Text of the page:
New seals colony could invite Great White sharks to favorite surfing spot!
ROTTNEST Island looks likely to become home to a breeding colony of New Zealand fur seals, raising fears that great white sharks will be attracted to the holiday spot.
While several dozen seals have long called Cathedral Rocks near Cape Vlamingh home, University of WA researcher Ana Hara says the seals could establish a permanent breeding colony there by as soon as next summer.
It has raised fears that the popular surfing spot at the west end of Rottnest could attract more great whites.
"The great white is their big predator so that could pose a risk," Rottnest Island Authority ranger Sarah Ellis-Stott said.
Rottnest police officer-in-charge Sgt Peter Bahan, who is also a keen surfer, admitted he no longer surfed the popular break called Cathedrals after a great white "popped up" next to him during a surf last year.
The surf break is less than 50m from the outcrop of rocks the seals inhabit.
"She was a big one," Sgt Bahan said of the shark.
"I won't surf there any more."
He said his was one of at least three confirmed great white sightings off Rottnest last year and a pod of five killer whales was also spotted in waters off the island.
There are 17 recorded NZ fur seal colonies in WA, all in waters off Esperance and Albany.
Ms Hara, who is doing a masters at the University of WA into the diet and distribution of the seals in WA waters, said they were establishing colonies farther north and increasing in numbers.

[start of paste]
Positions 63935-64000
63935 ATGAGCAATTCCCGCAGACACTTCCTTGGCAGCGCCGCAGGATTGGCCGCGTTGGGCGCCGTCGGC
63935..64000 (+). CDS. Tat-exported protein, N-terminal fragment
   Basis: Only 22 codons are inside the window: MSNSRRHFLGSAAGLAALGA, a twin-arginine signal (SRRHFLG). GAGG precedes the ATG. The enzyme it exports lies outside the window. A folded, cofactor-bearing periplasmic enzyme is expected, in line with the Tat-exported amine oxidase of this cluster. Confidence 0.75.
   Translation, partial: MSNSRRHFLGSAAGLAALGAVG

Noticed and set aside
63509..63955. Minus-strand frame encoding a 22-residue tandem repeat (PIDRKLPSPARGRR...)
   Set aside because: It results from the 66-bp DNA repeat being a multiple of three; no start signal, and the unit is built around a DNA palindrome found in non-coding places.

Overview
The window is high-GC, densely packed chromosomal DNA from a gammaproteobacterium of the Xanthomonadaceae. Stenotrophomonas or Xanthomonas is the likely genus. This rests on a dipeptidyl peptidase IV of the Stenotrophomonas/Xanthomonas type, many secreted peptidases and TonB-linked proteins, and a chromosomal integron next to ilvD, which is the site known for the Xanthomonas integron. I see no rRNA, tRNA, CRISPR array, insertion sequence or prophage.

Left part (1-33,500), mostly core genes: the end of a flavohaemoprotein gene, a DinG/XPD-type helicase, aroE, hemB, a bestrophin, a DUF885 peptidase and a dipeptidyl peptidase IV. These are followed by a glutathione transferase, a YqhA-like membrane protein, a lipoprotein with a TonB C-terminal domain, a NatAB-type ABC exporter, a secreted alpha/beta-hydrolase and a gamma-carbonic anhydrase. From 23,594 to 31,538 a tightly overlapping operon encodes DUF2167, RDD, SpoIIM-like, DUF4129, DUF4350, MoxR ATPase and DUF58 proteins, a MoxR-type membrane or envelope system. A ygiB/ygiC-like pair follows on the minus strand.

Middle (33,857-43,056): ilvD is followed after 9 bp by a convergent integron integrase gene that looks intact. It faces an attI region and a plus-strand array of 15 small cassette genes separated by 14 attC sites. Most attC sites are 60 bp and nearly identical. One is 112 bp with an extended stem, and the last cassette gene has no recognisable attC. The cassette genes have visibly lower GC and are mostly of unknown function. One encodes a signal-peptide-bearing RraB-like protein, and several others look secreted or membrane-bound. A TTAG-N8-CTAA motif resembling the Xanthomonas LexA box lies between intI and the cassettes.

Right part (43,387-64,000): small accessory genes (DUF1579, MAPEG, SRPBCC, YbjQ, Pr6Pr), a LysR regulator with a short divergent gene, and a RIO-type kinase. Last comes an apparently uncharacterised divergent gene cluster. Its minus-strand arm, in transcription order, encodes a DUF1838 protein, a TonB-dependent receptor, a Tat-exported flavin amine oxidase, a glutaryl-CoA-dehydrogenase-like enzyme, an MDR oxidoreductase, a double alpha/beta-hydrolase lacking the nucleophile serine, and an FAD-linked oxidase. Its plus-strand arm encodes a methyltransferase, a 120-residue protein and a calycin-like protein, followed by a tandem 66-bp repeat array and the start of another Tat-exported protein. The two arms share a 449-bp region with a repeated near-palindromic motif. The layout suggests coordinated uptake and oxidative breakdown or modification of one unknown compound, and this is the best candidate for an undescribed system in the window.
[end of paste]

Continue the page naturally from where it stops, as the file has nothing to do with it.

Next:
"It looks like there is now a colony at Bunker Bay (in Dunsborough) and I believe the next point is going to be a breeding colony at Cathedral Rocks on Rottnest Island," she said.
Ms Hara said there were between 10 and 80 seals around Cathedral Rocks at any one time and one animal showed signs of a shark bite.
Rottnest rangers Claire O'Callaghan and Ms Ellis-Stott were monitoring the number of seals and had swum with them. "They're amazing animals," Ms Ellis-Stott said.
"They're really curious and come right up and check you out.
"You often see them thermo-regulating, which actually looks like they're doing yoga."
A Rottnest Island Authority spokeswoman said the seals were an exciting development that would increase visitor appeal to the island.